“Jason” the young man says, walking past Glenn towards the elevator door.
   “I don’t care what your name is, bud.” Glenn says, standing up and turning to face the young man.
   “That’s the name of the person you are meeting right now.  And I’m not his assistant.  I’m the owner.  John is new.  I’ll see you in there.“  The young man says and exits the elevator. 

About that


About that.  


The sun is behind him,

And I squint and squish my eyes to slits to look at him

With back lit shadows blocked across his face.

He stands there, arms at his side, left leg weight bearing

And rambles on about something I stopped listening to

After he said ‘Obviously’ for the second time.  


There’s something there.  How about that?


I raise my hand to shield it from the sun,

And am able to see his face clearer now, just in time

To see his mouth shift into a triangle shaped smile.

I cock my head to the side

And hope the change will correct my view askewed

With eyebrows furrowed.


Hmph… How about that?


“What are you looking at?” he asks

And my stomach has plummeted to my knees

That suddenly haven’t the strength to hold me upright.

I take a single step back to shift my balance

And to get some distance

From what seems to be right in front of me.


Fuck… how about that?


In youth we learn our lessons

And apply them to our future,

Told that hurt makes us stronger.

So, we learn to mistrust what we are given

And stop giving since we’re not trusted

But still question everyone’s motives.

We change our game from Truth or Dare

To ‘Who Said I Fucking Care’

And then question why we feel empty.

Dodge and weave, duck and cover

And never be the first to make the move

Because we just don’t have the time for that.


He takes two steps towards me

And touches my arm

In a way that’s more habit than instinct.

‘Are you alright?’ he asks

And I nod my head with enthusiasm

‘Just the sun in my eye’ I say


Game face on. How about that.


An Update on Nanowrimo.

No, I don’t want to talk about word counts, or if I’m on track or if I’m behind.  Life is crazy and I’m just happy I have words down…

Here’s a tidbit of what I have gotten done so far.  Yes, I know there’s a lot of editing to do.  Did I mention that its Nanowrimo?


Other Half – A Novel

Written by H. L. Jaden

I watched him ride down the street, pride wellming up and overflowing to my eyes.  My oldest had the last training wheel taken off two hours ago, and after an hour of running beside him up and down the street, Chase finally got it.  We had been practicing for over a week now, first bending the training wheels up, so they only touched the ground when he was off balance, and then only removing the right one, since he had a tendency to falter to the left.  His biggest obstacle this morning was his own confidence, suddenly falling off his bike only when he realized that I was merely running beside him, not actually holding onto the back of the seat, holding him steady.  He was going to be so proud going to school tommorrow, to brag to his friends that he was finally able to ride his bike on his own.  All summer he would only ride his bike close to the house, embarrassed that he still had training wheels on his bike, when all of his other friends had shed theirs before school had let out in June.  Such an odd trait us humans have, suddenly disbelieving of our own ability, when we were infact doing it on our own all along.  And now, on his own two wheels he was riding on his own as though he had always done so.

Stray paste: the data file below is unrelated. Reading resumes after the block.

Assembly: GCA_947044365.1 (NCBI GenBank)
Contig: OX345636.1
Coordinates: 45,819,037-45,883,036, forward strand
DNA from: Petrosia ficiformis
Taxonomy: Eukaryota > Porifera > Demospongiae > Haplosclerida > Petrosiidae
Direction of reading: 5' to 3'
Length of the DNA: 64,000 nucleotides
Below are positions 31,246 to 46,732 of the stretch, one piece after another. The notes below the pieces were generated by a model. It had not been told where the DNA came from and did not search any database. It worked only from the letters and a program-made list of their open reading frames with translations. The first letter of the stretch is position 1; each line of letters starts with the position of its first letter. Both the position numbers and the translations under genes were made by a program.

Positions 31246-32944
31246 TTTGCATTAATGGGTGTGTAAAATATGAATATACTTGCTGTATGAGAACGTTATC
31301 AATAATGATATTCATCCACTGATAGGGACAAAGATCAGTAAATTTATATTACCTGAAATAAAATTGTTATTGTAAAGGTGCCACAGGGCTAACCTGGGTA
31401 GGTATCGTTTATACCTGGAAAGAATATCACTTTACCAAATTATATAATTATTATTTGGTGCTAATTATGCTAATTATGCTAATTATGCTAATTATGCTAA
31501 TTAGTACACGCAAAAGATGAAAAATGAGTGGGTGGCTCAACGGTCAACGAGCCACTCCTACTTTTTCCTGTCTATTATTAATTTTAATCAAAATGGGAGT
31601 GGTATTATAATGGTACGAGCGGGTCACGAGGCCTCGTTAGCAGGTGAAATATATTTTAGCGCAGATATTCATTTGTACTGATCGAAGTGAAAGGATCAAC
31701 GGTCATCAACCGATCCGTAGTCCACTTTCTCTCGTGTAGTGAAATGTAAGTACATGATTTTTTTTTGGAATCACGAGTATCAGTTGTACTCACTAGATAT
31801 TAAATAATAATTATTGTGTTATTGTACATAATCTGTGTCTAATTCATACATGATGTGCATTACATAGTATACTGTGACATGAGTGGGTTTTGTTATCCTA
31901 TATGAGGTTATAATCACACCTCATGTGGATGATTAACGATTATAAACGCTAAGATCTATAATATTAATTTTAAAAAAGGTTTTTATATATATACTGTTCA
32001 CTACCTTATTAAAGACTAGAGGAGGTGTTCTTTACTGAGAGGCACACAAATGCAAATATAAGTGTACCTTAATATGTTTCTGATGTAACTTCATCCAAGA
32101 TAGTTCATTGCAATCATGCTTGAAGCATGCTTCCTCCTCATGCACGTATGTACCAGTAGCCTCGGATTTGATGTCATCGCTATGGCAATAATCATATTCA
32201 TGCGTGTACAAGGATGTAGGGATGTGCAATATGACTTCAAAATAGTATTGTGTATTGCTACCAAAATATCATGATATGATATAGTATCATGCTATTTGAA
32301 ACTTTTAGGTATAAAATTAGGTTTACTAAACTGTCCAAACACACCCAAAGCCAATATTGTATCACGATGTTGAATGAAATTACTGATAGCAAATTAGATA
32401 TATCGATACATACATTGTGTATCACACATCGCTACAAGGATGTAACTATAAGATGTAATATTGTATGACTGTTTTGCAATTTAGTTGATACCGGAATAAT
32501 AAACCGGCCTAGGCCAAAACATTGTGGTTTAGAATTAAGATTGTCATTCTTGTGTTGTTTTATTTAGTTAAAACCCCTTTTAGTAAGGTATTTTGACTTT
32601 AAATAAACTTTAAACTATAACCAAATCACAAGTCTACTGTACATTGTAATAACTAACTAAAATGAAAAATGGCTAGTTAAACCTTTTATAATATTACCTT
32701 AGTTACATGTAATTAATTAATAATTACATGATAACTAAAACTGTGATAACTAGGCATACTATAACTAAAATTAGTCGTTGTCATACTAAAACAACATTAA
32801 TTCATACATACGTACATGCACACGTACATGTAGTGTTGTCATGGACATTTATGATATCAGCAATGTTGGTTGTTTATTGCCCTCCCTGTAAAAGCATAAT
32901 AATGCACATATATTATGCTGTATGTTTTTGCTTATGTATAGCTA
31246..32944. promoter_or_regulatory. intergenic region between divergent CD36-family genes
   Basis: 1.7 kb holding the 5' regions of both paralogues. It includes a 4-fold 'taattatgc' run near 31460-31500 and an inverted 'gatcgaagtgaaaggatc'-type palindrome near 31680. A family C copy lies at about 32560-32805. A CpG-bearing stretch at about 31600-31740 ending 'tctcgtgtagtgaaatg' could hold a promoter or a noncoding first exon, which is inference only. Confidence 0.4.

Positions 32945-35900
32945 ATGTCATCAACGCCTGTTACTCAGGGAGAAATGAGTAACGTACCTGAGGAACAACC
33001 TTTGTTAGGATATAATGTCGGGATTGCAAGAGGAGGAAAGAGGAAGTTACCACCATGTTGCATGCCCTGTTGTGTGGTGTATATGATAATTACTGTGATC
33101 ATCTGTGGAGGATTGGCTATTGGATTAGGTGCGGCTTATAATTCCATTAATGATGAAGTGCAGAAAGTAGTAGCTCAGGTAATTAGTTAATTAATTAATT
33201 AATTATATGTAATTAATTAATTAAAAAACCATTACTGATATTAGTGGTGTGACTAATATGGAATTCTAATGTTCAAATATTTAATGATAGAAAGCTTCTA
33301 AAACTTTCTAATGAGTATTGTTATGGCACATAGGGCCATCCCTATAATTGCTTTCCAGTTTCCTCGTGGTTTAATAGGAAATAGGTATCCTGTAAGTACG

My husband stood beside me on the walkway leading from the sidewalk to the front porch, arm draped over my shoulder, beaming with his own pride.  He was standing tall, and for a moment I had to look up to him, having forgotten that he is in fact taller than me, having adopted a standard slouch in the last few years.  

“It’s too bad your mother isn’t here with us.”  he said.  His arm fell from my shoulder, and he stooped down to pick up some garbage that had blown onto the yard.

“What?”  I misheard what he said, surely.  

“It’s too bad your mom passed away when you were young.”  

I stared at him in disbelief.  Did he really just say that?  After this many years of marriage, how could he possibly get a detail like that wrong?  

He stood, stepped a bit further away, and couched down again, pulling a few weeds from the edges of the walkway that the lawn mower had missed early this morning.  

“What did you say?”  I dared him to repeat it.  

“I said, it’s a shame your mother has passed away.” he said over his shoulder.  “It would be nice if you could share these family moments with your family.  I mean, I know my mother treats you like one of the family, and of course me and the kids are your family, but I’m sure it’s not quite the same as having your own blood that’s known you all your life.  It just feels like you don’t have anyone to share with.  Except me of course.”

“My mother isn’t dead.”  I said, hostility dripped all over the conversation

He stood again, turned to face me again slowly, a look of bewilderment on his face.  

My husband generally has a look of bewilderment on his face, but it takes a wife to be able to decipher the difference between actual bewilderment and just a resting face.